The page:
LONDON (Reuters) - Britain’s Financial Services Authority is reviewing how it supervises wholesale capital markets following the Libor interbank interest rate-setting scandal, its chairman Adair Turner said on Tuesday.
The FSA has traditionally focused on dealings affecting retail markets for financial services and products but this is now set to change after the record fine last week for Barclays for attempting to rig the key Libor interbank lending rate which underpins the pricing of a wide range of financial instruments and products, with other banks expected to be implicated too.
“There are no free lunches, and shoddy wholesale practice is not a victimless act, even in those cases where it is not defined as a crime,” Turner told the watchdog’s last annual meeting before the FSA is replaced by a new supervisory regime next year.
The FSA has been criticized for not bringing criminal charges against Barclays for trying to manipulate the pricing mechanism for setting the London Interbank Offered Rate, and is expected to be given new sanctions under the criminal laws as a result.
“We will therefore need to think carefully how far we should shift our past approach to the supervision of wholesale (market) conduct, and what resources and skills we need to be more effective in this area,” Turner said.
The FSA will publish its findings in the autumn.
Turner said the Libor scandal is a huge blow to the reputation of the banking industry.
“The cynical greed of traders asking their colleagues to falsify their Libor submissions so that they could make bigger profits has justifiably shocked and angered people, in particular when we are facing hard economic times provoked by the financial crisis,” Turner said.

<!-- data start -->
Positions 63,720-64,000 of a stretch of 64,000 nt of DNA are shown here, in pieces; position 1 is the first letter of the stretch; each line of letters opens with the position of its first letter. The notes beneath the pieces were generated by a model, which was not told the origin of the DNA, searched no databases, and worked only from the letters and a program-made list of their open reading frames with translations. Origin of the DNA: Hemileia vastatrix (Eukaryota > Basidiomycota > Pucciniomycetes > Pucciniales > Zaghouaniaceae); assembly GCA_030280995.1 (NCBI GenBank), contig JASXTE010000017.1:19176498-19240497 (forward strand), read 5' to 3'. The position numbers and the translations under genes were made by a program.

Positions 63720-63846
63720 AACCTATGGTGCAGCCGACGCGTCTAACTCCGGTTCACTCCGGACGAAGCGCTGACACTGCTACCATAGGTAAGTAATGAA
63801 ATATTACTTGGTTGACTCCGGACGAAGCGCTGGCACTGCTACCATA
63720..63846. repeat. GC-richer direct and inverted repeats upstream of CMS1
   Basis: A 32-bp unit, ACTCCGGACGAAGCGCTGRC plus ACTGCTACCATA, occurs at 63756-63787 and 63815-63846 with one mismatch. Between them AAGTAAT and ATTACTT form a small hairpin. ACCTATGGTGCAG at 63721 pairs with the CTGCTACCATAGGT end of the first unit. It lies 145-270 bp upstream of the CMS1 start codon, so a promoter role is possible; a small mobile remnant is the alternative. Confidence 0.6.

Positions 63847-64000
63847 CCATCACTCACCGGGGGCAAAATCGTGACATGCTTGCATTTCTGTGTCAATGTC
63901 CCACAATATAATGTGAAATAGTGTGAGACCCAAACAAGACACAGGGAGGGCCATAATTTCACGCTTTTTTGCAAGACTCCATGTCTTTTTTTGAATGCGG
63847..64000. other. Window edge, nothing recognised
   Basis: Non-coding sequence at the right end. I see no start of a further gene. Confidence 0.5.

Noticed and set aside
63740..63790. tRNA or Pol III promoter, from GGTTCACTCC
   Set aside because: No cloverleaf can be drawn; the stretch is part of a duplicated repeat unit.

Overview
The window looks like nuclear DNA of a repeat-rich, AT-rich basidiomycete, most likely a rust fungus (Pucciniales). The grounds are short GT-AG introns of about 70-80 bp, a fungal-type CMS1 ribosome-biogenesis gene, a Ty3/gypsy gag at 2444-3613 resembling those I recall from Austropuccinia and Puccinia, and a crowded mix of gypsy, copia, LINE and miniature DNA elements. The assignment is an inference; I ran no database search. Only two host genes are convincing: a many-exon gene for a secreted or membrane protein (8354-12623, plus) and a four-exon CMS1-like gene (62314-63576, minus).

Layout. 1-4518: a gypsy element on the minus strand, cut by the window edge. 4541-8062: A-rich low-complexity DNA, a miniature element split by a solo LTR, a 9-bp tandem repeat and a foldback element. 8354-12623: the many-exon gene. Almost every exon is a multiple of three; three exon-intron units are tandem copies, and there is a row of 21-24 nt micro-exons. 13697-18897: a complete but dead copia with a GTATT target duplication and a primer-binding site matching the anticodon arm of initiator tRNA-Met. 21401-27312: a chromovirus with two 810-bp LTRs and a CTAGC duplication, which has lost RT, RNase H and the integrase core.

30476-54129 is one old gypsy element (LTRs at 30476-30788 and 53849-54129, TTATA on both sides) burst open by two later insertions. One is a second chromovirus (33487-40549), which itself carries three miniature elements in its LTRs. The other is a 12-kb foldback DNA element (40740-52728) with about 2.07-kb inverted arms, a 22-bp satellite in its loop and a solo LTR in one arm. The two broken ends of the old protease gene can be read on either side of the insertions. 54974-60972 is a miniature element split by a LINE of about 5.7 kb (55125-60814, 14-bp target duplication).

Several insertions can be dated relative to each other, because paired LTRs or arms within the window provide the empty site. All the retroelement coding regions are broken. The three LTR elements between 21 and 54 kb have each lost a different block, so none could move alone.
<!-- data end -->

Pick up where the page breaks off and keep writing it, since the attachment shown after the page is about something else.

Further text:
Barclays’ chief executive Bob Diamond and chief operating officer Jerry del Missier resigned on Tuesday and the watchdog also faces questions on its role and effectiveness when the Libor misdeeds took place.
Members of the public at the annual conference criticized the FSA for not hitting Barclays harder, and for being a lobbyist for banks. “You have trusted bankers for far too long and allowed them to dictate what they want,” one speaker said.
Turner said the next settlement by the other banks being probed over their past behavior in helping set the Libor rate was expected before the end of the year. Other banks still being investigated include Royal Bank of Scotland.
Criminal charges against Barclays could not be ruled out after its civil settlement last week either, Turner said.
“The speed at which they (the investigations) get to conclusion depends on the degree of cooperation of the firms and a willingness to settle rather than to argue each point,” he said.
Questions have been raised about whether the FSA ignored warnings of Libor rigging.
“We as the FSA were not aware that there was manipulation going on. It was not a regulated activity which we directly supervised,” Turner said.
Andrew Bailey, head of banking supervision at the FSA, added that “the evidence was not there” when the British Bankers’ Association, which sponsors Libor, reviewed it in 2008 at the time of the banking crisis when banks were no longer lending to each other.
“The state of knowledge at that time was very much about the question of how can you ensure a pricing mechanism continues in a market where there is no activity. The problem of how you deal with an illiquid market still remains,” Bailey said.
The government asked Martin Wheatley, chief executive designate of the new Financial Conduct Authority, on Monday to review how Libor is set and should be regulated in future.
Wheatley’s findings, due by the end of the summer, will feed into a draft financial law setting up the FCA next year. It will look at whether other price references need better supervision.
“It’s reasonably well-known that in the London market there are quite a number of price-fixing mechanisms which can be referenced ... which are set under more or less deregulated or self regulated structures,” Wheatley said.
The FSA is being scrapped next year and replaced with two new supervisory bodies -- a prudential regulator at the Bank of England and the standalone FCA. Turner said the cutover to the two new bodies is expected in April 2013.
Editing by Erica Billingham and Greg Mahlich